Artist Statement

The temporality of the illusion that is Las Vegas is inherent to its dependence on the branding of an affluent America. Last fall I visited Grand Canyon National Park, and spent a day in "Sin City" en route. Driving along the wide main strip, I was unable to distinguish between igneous rock and its fibreglas likenesses. Imported Chilean flamingos stood as still as their synthetic doubles inside a casino courtyard. Birdcalls came from speakers in the same treetops where the birds flew. Lions watched a video of themselves in their cage while posing for cellphone clips.

John Berger, in an essay from the early eighties, attributes the invention of the zoo to industrialized 19th century Europe’s disconnect from animals. He concludes that looking at the animals in captivity is not a substitute for the “real” relationship between farmers and their livestock. “The zoo cannot but disappoint,” he states. Vegas does not look for a substitute for nature, but for its ultimate assimilation.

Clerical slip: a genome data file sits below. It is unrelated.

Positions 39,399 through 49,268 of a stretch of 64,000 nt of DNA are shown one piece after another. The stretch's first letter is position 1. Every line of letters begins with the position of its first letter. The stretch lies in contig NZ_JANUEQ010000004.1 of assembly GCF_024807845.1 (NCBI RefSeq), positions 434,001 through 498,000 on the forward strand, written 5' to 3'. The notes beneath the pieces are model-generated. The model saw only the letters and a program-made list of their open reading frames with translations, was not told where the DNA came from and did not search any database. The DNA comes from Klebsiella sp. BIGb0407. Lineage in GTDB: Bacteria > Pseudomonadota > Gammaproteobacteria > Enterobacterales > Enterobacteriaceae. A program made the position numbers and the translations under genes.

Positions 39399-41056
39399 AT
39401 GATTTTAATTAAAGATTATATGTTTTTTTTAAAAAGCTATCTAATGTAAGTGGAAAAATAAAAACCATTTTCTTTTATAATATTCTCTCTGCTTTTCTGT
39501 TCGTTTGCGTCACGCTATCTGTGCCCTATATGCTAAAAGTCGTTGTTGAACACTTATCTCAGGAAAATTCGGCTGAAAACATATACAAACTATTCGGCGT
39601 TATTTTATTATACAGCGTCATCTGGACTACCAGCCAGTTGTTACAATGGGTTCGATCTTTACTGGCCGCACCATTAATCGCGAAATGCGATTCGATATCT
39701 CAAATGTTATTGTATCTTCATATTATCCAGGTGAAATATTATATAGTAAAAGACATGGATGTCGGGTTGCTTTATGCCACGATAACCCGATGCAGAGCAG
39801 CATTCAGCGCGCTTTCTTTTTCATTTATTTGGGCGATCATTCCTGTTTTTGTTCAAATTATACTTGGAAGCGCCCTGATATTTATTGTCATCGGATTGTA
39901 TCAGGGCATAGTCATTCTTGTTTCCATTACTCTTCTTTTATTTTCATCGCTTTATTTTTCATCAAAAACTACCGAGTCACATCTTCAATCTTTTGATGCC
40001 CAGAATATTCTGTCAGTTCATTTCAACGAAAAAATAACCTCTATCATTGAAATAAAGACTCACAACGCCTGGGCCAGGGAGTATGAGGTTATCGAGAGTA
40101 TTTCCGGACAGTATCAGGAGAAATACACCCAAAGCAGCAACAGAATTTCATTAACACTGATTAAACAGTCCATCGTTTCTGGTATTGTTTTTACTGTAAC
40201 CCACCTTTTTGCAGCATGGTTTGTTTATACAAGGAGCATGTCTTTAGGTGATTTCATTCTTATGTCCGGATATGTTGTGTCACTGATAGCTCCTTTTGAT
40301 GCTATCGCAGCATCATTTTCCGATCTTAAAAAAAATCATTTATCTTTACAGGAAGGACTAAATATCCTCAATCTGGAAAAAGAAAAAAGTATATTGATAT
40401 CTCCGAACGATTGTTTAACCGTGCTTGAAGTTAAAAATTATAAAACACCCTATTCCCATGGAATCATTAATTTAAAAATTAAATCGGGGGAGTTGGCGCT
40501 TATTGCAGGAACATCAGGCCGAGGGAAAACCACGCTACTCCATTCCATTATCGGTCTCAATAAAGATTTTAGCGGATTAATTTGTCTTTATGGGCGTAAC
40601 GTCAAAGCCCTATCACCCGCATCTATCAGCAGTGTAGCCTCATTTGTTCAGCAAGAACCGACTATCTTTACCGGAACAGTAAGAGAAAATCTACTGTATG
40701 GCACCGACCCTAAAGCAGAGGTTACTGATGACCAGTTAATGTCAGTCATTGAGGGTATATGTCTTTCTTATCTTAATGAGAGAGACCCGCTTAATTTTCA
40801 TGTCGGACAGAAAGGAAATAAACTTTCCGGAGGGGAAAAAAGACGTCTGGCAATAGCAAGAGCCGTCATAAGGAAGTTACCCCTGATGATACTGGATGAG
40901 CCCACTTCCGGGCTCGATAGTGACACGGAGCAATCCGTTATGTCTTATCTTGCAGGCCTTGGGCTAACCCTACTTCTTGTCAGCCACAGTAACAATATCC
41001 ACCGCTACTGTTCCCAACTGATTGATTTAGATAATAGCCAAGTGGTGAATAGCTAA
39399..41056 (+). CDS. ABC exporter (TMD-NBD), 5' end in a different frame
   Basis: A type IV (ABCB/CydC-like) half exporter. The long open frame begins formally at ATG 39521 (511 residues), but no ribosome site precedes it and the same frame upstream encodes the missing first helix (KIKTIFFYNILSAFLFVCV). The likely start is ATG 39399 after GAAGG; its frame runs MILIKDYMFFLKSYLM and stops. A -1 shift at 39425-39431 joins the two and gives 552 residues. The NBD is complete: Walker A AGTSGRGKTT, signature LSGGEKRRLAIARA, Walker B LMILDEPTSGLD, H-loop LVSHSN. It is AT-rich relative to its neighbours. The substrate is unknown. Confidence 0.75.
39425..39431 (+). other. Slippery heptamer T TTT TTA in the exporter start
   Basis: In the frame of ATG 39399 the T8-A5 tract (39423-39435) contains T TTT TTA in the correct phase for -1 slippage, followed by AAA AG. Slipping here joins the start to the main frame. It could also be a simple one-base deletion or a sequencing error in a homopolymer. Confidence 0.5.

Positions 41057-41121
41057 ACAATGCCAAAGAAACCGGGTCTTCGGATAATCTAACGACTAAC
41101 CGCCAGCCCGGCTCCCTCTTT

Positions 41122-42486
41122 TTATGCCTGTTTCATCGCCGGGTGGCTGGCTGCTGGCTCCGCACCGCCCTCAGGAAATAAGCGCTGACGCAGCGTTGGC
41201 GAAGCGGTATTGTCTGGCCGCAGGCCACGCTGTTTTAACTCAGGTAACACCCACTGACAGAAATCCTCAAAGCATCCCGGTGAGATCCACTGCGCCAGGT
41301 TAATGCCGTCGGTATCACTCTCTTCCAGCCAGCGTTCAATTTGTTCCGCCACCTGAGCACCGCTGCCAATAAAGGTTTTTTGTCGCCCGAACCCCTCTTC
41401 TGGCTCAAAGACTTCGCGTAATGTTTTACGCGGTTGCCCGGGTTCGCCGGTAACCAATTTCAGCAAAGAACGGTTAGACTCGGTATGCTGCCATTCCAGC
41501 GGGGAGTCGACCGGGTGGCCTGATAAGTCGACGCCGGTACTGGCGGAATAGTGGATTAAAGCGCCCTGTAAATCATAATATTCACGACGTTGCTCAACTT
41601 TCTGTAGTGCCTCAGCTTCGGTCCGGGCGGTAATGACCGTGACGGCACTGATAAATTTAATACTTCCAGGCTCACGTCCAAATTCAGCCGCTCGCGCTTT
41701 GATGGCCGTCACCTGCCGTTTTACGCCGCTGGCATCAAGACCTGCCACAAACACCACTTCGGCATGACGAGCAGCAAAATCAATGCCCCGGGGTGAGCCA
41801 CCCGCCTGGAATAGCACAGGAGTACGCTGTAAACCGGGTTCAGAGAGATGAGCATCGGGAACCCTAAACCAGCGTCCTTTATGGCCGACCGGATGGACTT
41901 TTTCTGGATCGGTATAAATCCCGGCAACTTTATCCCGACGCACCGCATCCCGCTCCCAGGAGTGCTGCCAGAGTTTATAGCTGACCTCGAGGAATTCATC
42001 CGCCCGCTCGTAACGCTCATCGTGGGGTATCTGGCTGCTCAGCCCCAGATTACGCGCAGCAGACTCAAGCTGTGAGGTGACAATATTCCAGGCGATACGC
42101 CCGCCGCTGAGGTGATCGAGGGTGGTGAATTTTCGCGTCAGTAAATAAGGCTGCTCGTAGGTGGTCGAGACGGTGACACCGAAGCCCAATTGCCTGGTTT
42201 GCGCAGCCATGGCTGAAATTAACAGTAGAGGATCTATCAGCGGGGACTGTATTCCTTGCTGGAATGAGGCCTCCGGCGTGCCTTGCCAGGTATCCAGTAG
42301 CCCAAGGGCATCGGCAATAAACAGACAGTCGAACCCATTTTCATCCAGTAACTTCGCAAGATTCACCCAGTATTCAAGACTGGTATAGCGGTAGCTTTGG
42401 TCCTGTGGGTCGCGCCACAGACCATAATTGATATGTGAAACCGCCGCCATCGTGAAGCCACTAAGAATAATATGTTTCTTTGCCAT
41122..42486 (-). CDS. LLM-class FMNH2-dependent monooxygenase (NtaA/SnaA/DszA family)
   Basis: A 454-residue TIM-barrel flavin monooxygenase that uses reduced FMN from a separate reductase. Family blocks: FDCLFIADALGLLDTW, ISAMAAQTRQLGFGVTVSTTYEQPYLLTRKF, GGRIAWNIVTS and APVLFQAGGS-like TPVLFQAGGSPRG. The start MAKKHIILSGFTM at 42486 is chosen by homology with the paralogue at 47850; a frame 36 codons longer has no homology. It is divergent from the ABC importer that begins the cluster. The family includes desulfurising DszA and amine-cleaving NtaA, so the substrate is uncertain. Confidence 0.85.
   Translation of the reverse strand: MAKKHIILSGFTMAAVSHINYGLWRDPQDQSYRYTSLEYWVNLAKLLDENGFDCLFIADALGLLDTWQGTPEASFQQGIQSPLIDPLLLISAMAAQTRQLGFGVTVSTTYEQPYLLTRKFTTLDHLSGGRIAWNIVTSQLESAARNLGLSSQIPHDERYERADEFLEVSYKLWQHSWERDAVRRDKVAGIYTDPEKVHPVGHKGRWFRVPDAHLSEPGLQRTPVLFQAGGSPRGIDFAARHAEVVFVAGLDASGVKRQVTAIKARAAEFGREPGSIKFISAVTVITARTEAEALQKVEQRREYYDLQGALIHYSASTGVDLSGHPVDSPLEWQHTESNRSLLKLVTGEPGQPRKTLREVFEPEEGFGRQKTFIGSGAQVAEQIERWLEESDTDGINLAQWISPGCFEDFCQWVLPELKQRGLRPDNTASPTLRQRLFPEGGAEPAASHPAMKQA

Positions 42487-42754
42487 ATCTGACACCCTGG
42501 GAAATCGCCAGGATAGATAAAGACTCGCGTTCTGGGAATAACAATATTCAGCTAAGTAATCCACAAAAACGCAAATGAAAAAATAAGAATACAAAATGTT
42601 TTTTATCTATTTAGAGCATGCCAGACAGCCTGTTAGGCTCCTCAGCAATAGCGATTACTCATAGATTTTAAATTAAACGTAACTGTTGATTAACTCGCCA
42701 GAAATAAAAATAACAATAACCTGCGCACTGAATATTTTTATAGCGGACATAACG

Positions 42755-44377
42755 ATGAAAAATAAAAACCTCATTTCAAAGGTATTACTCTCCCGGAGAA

Back home, I posted two photographs of myself on facebook: one of an indoor street scene in “The Venetian,” the other on the rim of the Grand Canyon. The first prompted friends to ask what I was doing in Venice, the second was perceived as a fake.